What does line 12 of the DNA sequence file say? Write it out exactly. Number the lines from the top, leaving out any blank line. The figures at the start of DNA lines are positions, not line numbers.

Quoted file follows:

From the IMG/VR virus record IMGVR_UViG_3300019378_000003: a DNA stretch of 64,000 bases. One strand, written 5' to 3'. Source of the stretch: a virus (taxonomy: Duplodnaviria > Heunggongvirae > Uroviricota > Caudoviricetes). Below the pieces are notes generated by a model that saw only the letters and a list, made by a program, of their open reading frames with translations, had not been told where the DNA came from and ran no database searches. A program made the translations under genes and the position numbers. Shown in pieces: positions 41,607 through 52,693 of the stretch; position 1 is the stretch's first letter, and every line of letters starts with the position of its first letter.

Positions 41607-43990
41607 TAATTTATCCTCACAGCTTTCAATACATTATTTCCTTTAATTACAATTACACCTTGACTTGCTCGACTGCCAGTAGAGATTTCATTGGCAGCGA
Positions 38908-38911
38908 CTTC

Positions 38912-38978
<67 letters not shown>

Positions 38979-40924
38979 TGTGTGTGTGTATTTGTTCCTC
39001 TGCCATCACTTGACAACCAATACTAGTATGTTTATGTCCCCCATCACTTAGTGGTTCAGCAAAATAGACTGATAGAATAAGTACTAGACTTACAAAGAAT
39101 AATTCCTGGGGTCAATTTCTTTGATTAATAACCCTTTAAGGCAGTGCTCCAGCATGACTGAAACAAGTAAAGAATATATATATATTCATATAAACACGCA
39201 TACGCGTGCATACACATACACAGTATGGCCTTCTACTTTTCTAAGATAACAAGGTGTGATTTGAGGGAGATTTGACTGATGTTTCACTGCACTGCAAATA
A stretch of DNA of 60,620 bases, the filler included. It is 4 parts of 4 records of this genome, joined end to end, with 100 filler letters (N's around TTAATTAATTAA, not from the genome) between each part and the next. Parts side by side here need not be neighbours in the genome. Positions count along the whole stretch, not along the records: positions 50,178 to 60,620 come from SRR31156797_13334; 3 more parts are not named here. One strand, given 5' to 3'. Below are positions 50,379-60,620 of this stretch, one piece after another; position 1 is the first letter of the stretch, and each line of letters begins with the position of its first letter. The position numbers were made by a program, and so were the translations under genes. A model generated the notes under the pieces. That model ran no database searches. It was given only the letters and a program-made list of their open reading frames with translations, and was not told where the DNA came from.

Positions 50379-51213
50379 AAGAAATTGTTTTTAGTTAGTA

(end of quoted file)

39201 TACGCGTGCATACACATACACAGTATGGCCTTCTACTTTTCTAAGATAACAAGGTGTGATTTGAGGGAGATTTGACTGATGTTTCACTGCACTGCAAATA